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Cover Story
 

Let There be Synergies
Indiaís it Story so far was that of a few big players and a number of smaller ones. Now itís time that some M&As Balance this Anomaly out
Issue Date - 18/08/2011
 
It has long been said that the Indian IT/ITeS and BPO sector is quite prone to M&A activity. For the IT/ITeS sector, the reason is that it has traditionally been akin to a comet with a small head and a long tail. Apart from the top few companies that steadily moved up the value chain and also build differentiated vertical expertise particularly in BFSI, a large part of the sector has traditionally thrived on pricing. That advantage has steadily eroded with other software destinations like Vietnam, China, et al coming into the picture; and this nightmare is particularly real for the BPO sector. In fact, they are also competing with home countries. This year, UK-based firms Aviva, BT, Santander and New Call Telecom decided to move their centres back to the home country citing rising joblessness there, the need for an onsite model and also the rising costs in India. Moreover, with the issue on visas wherein US lawmakers have passed norms restricting H1B visas to Indian companies and also hiked visa fees by around $2000, the cost of doing business with the main market Ė the US is steadily going up. In the subsequent negotiations over handling this row, US is looking for more Indian companies to hire overseas, and this is another trend that could significantly alter the cost model. There are further problems for them back home, as the STPI tax benefit was not renewed this year. For smaller IT players, margins are typically at around 15% and they may find it hard to survive.

Finally, the uncertainty in the global environment persists, and is particularly riskier for IT companies that are heavily dependent on exports. Some impact has already been seen on larger firms as the Q1 results indicate. Infosys Technologies saw net revenues of Rs.74.85 billion in the first quarter, a growth of 3.2% qoq while EBITDA declined by 6.4% qoq to touch Rs.21.76 billion. The guidance for the second quarter USD revenue growth has analysts somewhat concerned as it is just 3.5-5%; considering that the quarter is normally the strongest for the company. Wipro reported a drop in Q1 net profit by 2.9% qoq to record Rs.13.35 billion and revenues jumped by 3% qoq to Rs.85.64 billion. While Infosys has talked about the risk of reduced client spending, TCS (even though its results were better) and Wipro have admitted that they are facing an uncertain environment apart from currency fluctuations. Smaller players could be under serious distress in the coming months as a global slowdown begins to take shape.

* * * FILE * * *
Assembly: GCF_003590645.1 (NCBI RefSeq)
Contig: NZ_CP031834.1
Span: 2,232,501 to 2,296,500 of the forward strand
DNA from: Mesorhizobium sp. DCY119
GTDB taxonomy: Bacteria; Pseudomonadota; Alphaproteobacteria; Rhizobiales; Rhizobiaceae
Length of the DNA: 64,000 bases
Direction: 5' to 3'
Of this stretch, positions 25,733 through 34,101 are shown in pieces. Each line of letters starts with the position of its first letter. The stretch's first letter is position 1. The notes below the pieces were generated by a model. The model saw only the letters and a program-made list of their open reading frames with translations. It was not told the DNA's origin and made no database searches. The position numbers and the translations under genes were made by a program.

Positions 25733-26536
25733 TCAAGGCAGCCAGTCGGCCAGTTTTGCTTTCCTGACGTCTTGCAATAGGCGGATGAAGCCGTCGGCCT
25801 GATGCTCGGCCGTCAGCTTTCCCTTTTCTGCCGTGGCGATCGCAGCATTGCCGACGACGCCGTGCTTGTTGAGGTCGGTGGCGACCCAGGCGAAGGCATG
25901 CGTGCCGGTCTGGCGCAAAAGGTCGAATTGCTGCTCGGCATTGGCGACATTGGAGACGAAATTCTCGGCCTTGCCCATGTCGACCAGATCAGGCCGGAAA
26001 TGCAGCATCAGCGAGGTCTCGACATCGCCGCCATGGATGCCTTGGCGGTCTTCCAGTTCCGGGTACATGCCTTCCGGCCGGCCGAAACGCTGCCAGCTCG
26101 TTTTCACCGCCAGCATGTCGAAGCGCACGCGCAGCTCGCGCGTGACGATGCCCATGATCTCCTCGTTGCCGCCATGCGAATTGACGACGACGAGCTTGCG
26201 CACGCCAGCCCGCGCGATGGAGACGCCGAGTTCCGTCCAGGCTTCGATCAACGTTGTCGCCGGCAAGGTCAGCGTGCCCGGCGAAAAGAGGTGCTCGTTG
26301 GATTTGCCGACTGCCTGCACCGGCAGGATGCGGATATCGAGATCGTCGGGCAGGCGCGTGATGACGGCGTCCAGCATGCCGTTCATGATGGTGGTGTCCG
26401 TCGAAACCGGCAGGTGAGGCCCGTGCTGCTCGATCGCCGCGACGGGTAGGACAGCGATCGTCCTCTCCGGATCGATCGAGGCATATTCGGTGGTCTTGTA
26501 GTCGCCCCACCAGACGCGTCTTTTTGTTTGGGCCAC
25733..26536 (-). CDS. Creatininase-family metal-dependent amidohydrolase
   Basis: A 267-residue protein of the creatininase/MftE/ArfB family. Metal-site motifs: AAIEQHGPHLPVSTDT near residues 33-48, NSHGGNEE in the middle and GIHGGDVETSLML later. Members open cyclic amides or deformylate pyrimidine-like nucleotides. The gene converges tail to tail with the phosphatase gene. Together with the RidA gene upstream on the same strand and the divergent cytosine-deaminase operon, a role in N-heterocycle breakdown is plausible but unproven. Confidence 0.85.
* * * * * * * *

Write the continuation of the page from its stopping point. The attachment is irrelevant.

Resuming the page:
There is not much expectation of deals happening from the larger MNC players. The key rationale for these deals would be access to the Indian market. For instance, GroupOn acquired Sosasta.com for an undisclosed amount early this year. The leading deal in the first half of this year was Sercoís acquisition of BPO giant Intelenet Global Services for $634 million. The latter had access to clients in UK, US and India. Otherwise, in the software space, with global IT giants having set up shop in India, there is little they can gain in terms of price/portfolio/market advantage by acquiring smaller Indian software firms. Girish Vanvari, Executive Director, KPMG India, adds, ďMany companies are sitting on idle cash. There are not too many targets to acquire, and at the same time the valuations are high.Ē

Globally, technology M&As are happening across the board as companies look a ways to ride the next wave in IT services, software and the internet. When it comes to outbound deals by Indian IT firms, a surprisingly large number of small deals have happened, and the focus in this case, apart from acquiring an attractive portfolio, has been easier entry to a newer geography. Wipro acquired the global oil and gas technology business of SAIC earlier this year for $150 million. Other deals in the first half of 2011 include GenPactís acquisition of Headstrong Corporation for $550 million, Infosysí acquisition of New Zealand-based Telecom Corporationís Software Services Division for $3.9 million and Polaris Software Labís acquisition of IdenTrust Inc. for $20 million. In addition, there is plenty to gain for mid and small tier IT companies to merge since they do have complementary strengths to leverage. The first half of this year saw a major deal when iGate Corporation and Apex Partners completed their acquisition of 83% stake of Patni Computers for $1.21 billion. For iGate, this helps expand its reach beyond BFSI, which was Patniís Achilles Heel to insurance, manufacturing, retail and distribution. HCL Technologies, which made the $658 million acquisition of Axon Group, has also looked bullish and is looking for similar deals that provide it growth opportunities. And other IT companies would find it inevitable too. M&As are going to be a key ingredient of Indian ITís next leap forward, and there is no doubting that.

Virat Bahri           

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